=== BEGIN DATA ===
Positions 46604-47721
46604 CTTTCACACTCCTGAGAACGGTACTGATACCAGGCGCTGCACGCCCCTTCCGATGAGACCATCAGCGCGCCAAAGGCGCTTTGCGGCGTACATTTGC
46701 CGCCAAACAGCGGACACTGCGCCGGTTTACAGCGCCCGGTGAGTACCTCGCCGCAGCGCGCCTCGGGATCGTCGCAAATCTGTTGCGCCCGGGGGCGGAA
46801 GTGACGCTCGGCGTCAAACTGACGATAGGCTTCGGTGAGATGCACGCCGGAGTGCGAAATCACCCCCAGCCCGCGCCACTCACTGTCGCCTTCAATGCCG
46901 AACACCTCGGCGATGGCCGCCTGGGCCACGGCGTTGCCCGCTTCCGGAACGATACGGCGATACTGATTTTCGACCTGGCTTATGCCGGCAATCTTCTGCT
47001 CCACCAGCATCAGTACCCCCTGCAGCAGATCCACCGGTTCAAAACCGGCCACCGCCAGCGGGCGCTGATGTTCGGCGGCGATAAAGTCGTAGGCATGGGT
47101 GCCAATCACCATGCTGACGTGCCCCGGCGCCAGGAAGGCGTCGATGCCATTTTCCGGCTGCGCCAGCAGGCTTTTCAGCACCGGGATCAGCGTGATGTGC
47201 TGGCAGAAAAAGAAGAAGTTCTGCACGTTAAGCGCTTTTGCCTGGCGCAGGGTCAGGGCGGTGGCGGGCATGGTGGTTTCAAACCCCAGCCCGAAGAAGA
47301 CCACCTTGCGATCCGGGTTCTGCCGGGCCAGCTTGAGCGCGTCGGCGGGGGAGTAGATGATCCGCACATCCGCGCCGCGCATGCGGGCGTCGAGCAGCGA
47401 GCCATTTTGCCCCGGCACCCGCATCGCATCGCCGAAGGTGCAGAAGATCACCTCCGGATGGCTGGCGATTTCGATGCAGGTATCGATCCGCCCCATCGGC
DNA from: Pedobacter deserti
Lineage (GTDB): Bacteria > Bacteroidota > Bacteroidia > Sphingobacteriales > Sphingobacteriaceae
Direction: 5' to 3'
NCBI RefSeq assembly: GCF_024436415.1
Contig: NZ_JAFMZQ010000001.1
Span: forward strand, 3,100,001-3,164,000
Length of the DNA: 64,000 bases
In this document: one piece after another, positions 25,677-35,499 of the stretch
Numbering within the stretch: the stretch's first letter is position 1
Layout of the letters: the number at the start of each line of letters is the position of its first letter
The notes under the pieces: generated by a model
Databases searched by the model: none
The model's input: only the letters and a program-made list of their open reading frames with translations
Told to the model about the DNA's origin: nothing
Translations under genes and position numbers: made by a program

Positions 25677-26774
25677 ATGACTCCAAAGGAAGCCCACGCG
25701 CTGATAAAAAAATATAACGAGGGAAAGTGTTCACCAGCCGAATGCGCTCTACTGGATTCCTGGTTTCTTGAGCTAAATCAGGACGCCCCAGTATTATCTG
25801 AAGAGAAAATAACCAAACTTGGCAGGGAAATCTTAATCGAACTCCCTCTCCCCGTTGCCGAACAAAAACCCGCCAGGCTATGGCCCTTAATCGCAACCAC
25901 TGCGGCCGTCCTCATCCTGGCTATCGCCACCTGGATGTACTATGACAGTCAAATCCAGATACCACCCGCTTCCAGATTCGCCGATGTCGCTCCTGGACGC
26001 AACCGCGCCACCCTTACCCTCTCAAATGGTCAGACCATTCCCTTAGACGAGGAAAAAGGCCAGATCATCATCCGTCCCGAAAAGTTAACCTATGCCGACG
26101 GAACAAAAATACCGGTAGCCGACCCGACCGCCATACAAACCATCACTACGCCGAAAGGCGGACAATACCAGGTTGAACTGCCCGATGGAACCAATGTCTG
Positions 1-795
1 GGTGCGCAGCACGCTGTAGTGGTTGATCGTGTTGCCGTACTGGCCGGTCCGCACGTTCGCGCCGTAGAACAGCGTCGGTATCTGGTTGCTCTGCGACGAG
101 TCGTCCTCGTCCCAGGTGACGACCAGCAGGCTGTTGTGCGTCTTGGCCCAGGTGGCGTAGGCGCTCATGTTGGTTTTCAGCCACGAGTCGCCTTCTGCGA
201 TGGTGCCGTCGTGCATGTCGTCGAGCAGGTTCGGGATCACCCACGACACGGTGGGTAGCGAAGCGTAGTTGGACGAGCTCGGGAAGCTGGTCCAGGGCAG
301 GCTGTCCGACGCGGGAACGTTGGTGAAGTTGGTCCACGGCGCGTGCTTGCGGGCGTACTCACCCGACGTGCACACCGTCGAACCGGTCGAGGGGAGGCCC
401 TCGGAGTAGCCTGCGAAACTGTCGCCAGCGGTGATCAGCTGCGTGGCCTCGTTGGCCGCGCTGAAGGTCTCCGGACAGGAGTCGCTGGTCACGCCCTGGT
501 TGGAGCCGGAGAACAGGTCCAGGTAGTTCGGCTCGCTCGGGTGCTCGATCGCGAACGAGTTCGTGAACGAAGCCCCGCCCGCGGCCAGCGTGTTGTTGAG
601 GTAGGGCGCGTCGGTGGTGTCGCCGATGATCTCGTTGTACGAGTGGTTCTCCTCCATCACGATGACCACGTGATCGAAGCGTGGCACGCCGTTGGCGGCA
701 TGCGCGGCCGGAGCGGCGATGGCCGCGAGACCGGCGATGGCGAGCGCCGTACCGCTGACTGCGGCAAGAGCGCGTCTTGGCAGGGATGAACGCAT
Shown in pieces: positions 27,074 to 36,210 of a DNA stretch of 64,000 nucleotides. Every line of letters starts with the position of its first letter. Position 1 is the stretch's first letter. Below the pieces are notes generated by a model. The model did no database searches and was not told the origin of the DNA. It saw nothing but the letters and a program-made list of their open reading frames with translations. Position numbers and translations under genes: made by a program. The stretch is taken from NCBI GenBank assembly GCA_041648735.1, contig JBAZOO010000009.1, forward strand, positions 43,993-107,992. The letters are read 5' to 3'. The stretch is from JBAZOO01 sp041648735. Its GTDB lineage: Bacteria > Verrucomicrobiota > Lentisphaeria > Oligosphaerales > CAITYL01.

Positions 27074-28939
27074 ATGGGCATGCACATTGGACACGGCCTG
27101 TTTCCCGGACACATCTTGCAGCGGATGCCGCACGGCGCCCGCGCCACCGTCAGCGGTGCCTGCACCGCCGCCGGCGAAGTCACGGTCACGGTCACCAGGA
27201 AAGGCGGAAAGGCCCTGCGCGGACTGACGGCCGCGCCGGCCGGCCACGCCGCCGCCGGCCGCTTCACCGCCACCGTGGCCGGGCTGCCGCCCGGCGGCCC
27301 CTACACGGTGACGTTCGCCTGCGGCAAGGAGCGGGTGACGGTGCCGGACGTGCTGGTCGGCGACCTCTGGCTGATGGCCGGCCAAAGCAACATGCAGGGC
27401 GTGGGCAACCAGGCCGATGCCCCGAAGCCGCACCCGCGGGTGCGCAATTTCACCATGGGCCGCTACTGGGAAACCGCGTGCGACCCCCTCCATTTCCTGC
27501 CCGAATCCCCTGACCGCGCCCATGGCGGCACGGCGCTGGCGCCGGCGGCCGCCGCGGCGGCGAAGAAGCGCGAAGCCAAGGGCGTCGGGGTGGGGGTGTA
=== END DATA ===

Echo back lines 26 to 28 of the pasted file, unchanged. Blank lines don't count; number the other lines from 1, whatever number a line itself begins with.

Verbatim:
Positions 25677-26774
25677 ATGACTCCAAAGGAAGCCCACGCG
25701 CTGATAAAAAAATATAACGAGGGAAAGTGTTCACCAGCCGAATGCGCTCTACTGGATTCCTGGTTTCTTGAGCTAAATCAGGACGCCCCAGTATTATCTG